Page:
The pictures below are: warm-up, work at the barre, dances on the floor (if some of them look like they are doing disco moves, that's the sketcher's fault, not the dancers') and how-many-dancers-can-I-draw-and-paint-in-the-last-5-minutes?

Tuesday, 29 October 2013

Hollyburn hitzefrei

The two things I remember from high-school German are: "Mit eine Perucke ist mann ein anders Mensch"  and "Hitzefrei".  The first phrase has been of somewhat limited practical use in my life ("With a wig, one is a different person.")   But the second is a different story.  "Hitzefrei" is a holiday that the civilized German people grant their children when it is too hot for school.  I've extended this excellent concept to a holiday declared anytime it is too nice to work, even, say, on a crisp clear fall day, ideal skiing conditions, the first sunny day in spring, etc. This afternoon was definitely a hitzefrei, so I hiked up Hollyburn Mountain with my sketchpad and paints, motivated especially by the clouds gathering on the western horizon.  The ponds and shaded ground were frozen, so I'm guessing that today will be the last snow-free day there until sometime next June - I always try to get out hiking on that day.  There's something a bit exhilarating about walking down a trail as the sun sinks behind the trees and the snow-clouds start to gather on the last fall day in the mountains.  The Germans probably have a word for that, too.

Sunday, 27 October 2013

Reiffel Bird Sanctuary

The urban sketching group met at Reiffel Bird Sanctuary, south of Vancouver.  It's a mix of ponds, tidal marshes, meadows, brushy areas and a bit of forest - not exactly an urban environment, but it does have the population of a small city on a sunny Sunday afternoon.  That's especially true now that the snow geese are back from the north, at least a thousand of them putting on a show in the immediate vicinity, along with 10 Sandhill cranes, even more mallards than people, and sundry other creatures enjoying the sun.  I myself was considered a sundry enough creature to be photographed by at least 10 people as I drew and painted along the pathways.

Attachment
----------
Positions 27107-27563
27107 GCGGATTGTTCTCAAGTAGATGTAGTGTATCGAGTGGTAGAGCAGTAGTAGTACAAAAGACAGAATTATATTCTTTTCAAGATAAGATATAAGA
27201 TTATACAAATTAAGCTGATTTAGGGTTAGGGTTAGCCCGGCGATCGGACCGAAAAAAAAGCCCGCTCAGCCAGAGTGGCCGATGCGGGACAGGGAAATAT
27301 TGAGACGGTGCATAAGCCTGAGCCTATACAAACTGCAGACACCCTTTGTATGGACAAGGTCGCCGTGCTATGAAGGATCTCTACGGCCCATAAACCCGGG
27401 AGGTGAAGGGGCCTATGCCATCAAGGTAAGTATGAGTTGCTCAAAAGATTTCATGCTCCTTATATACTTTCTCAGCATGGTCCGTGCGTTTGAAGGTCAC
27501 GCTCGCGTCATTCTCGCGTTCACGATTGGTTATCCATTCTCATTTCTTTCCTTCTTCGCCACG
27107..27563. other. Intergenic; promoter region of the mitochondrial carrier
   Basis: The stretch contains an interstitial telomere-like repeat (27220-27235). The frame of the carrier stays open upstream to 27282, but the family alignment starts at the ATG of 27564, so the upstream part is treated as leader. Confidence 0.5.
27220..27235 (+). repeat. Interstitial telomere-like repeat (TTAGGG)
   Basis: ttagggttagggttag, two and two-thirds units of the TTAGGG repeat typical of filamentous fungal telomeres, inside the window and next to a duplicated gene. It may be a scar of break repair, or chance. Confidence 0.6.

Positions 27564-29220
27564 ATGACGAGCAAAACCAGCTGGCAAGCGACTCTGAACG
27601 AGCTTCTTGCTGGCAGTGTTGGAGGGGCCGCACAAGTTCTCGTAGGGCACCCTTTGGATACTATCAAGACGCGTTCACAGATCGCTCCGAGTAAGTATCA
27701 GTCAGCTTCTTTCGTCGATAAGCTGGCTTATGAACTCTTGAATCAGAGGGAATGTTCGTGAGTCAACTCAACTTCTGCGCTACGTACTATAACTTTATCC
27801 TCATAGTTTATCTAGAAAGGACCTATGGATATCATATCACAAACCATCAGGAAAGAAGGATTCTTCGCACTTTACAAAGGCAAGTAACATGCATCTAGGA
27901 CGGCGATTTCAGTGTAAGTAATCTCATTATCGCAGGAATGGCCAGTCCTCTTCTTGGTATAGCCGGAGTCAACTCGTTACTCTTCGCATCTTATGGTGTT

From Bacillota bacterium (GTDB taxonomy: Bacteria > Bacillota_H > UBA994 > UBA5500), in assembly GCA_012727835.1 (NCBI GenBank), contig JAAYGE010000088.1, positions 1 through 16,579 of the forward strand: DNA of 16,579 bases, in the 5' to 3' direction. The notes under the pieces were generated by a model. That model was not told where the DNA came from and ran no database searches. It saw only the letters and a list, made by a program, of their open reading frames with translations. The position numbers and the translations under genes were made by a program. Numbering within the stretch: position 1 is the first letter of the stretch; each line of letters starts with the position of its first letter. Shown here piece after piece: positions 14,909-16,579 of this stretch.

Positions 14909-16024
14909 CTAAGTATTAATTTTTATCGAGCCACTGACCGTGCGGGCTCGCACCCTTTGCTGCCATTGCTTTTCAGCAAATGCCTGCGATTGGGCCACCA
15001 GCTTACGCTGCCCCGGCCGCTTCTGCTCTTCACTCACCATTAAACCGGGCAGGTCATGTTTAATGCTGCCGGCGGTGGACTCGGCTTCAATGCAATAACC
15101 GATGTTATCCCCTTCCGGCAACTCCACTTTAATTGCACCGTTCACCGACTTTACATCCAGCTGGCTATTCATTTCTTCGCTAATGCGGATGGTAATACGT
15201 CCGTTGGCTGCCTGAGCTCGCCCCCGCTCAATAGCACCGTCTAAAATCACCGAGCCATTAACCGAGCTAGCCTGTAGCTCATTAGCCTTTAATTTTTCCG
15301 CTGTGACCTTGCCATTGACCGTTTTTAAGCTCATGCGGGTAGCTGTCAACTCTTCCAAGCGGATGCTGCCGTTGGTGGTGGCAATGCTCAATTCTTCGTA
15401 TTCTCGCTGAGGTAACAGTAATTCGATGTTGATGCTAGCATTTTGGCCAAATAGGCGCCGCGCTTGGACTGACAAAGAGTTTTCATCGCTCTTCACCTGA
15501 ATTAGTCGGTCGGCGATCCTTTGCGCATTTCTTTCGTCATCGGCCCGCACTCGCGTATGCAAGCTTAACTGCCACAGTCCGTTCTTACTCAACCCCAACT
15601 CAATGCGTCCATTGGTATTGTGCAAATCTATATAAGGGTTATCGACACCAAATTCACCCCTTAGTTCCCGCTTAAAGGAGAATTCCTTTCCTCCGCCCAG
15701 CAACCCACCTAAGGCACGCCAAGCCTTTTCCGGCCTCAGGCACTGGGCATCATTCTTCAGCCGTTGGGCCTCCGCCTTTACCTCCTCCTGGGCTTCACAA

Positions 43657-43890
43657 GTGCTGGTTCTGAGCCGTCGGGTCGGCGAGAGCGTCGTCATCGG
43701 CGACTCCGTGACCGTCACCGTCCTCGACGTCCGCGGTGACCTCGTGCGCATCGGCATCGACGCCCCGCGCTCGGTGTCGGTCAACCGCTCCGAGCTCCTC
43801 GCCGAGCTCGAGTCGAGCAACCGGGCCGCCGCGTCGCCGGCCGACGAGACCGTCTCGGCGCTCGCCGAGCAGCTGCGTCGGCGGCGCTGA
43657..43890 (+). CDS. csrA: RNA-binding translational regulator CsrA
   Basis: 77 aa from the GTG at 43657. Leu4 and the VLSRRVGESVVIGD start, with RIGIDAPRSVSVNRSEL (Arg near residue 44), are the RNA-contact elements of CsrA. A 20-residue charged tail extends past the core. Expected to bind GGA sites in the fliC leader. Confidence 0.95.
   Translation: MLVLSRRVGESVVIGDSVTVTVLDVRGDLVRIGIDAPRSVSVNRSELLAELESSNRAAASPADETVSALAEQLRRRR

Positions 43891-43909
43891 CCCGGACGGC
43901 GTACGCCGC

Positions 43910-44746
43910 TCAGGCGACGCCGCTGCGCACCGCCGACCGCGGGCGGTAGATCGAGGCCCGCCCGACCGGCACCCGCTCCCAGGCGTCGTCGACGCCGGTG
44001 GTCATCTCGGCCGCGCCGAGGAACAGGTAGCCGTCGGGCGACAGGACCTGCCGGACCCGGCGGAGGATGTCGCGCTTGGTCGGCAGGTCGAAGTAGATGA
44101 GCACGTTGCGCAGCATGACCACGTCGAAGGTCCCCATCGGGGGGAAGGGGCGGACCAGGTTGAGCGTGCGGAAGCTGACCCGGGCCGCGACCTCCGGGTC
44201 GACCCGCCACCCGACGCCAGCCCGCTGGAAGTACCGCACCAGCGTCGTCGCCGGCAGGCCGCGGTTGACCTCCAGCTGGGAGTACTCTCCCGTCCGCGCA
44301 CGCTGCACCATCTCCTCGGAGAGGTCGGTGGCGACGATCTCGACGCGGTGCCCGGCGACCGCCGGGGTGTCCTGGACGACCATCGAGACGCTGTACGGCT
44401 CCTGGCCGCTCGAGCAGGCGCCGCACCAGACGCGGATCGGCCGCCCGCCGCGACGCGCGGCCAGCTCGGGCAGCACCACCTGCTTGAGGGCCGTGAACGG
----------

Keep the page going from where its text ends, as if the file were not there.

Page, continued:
Westham Island outside the reserve was also hopping with people, many of them picking pumpkins.  I had never realized how easy it is to paint pumpkins - now that I know, I'm going to add them to all my pictures.


Friday, 25 October 2013

Recent life drawings

Three life drawings from the last couple weeks.  The first has 5-minute poses of the energetic model drawn with compressed charcoal on mylar.  The translucent mylar show some 3-minute poses in pen and watercolour underneath.  The next is a 15-minute pose done in compressed charcoal on paper.  And the third is a 20-minute pose in compressed charcoal on mylar.  Twenty minutes is a bit short for a portrait; it doesn't look much like the model.  (Or maybe I should say "It doesn't look much like the model physically."  That makes it sound like I was trying to capture something deeper than mere physical likeness...)

Monday, 21 October 2013

A foggy fall

There have been no little cat feet involved in the fog we're having this week.  It came in more like a herd of elephants, about the same colour and just as heavy.  But then late this afternoon the sun broke through, miraculously quickly and completely.  I ran out to the boulevard with my sketchbook and watercolours (then ran back home to get water - a fairly important part of watercolouring.  I'll get this outdoor sketching thing figured out sometime).  It was spectacular.  I felt like people must have felt in the 1930's when they invented colour.  Fortunately I did a quick 20 minute sketch, because by the time I got home, the fog was returning out of thin air (literally, I suppose).  The top of the school a block away disappeared as I drew it, and now all the neighbours' houses are gone too.  Which isn't such a bad thing, really...